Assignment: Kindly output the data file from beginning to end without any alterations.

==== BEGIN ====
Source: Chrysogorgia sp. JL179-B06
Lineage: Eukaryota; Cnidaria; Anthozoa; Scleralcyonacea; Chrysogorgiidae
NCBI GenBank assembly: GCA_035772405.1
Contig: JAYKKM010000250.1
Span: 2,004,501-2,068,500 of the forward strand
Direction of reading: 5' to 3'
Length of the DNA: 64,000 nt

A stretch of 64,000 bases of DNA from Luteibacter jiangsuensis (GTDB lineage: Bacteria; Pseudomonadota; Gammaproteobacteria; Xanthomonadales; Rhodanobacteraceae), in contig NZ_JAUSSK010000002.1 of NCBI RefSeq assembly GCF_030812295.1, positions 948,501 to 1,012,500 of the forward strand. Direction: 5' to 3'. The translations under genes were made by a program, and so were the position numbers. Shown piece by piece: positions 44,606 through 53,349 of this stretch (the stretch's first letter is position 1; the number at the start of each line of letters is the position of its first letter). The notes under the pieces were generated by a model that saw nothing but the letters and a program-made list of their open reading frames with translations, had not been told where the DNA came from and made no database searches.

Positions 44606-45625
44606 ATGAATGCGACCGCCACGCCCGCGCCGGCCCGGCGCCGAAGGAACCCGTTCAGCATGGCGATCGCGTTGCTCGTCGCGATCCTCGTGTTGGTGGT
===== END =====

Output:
Source: Chrysogorgia sp. JL179-B06
Lineage: Eukaryota; Cnidaria; Anthozoa; Scleralcyonacea; Chrysogorgiidae
NCBI GenBank assembly: GCA_035772405.1
Contig: JAYKKM010000250.1
Span: 2,004,501-2,068,500 of the forward strand
Direction of reading: 5' to 3'
Length of the DNA: 64,000 nt

A stretch of 64,000 bases of DNA from Luteibacter jiangsuensis (GTDB lineage: Bacteria; Pseudomonadota; Gammaproteobacteria; Xanthomonadales; Rhodanobacteraceae), in contig NZ_JAUSSK010000002.1 of NCBI RefSeq assembly GCF_030812295.1, positions 948,501 to 1,012,500 of the forward strand. Direction: 5' to 3'. The translations under genes were made by a program, and so were the position numbers. Shown piece by piece: positions 44,606 through 53,349 of this stretch (the stretch's first letter is position 1; the number at the start of each line of letters is the position of its first letter). The notes under the pieces were generated by a model that saw nothing but the letters and a program-made list of their open reading frames with translations, had not been told where the DNA came from and made no database searches.

Positions 44606-45625
44606 ATGAATGCGACCGCCACGCCCGCGCCGGCCCGGCGCCGAAGGAACCCGTTCAGCATGGCGATCGCGTTGCTCGTCGCGATCCTCGTGTTGGTGGT